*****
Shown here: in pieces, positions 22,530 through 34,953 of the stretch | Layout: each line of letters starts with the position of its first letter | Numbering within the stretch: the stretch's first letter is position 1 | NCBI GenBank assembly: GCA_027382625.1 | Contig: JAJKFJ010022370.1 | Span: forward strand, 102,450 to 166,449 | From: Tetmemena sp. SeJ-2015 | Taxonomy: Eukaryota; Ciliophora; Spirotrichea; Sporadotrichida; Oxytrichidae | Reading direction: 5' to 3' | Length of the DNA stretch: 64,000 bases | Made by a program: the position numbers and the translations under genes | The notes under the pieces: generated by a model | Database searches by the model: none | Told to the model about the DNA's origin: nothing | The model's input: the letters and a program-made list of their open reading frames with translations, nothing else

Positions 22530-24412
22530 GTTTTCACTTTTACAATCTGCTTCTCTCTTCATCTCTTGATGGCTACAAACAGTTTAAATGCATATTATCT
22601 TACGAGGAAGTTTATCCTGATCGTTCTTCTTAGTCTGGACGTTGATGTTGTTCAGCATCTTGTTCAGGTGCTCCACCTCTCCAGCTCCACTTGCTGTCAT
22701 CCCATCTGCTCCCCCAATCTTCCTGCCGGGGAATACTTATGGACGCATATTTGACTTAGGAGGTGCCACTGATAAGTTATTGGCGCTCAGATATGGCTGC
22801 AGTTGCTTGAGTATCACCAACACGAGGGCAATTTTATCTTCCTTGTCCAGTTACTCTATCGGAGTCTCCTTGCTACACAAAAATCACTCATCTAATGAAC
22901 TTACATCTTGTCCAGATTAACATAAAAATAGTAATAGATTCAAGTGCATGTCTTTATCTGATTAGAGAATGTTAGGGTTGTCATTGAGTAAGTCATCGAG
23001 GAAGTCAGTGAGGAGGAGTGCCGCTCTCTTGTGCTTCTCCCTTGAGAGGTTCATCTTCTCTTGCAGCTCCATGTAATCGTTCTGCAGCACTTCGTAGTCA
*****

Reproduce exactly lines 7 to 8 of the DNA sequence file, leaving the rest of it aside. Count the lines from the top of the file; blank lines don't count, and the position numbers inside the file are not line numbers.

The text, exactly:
22901 TTACATCTTGTCCAGATTAACATAAAAATAGTAATAGATTCAAGTGCATGTCTTTATCTGATTAGAGAATGTTAGGGTTGTCATTGAGTAAGTCATCGAG
23001 GAAGTCAGTGAGGAGGAGTGCCGCTCTCTTGTGCTTCTCCCTTGAGAGGTTCATCTTCTCTTGCAGCTCCATGTAATCGTTCTGCAGCACTTCGTAGTCA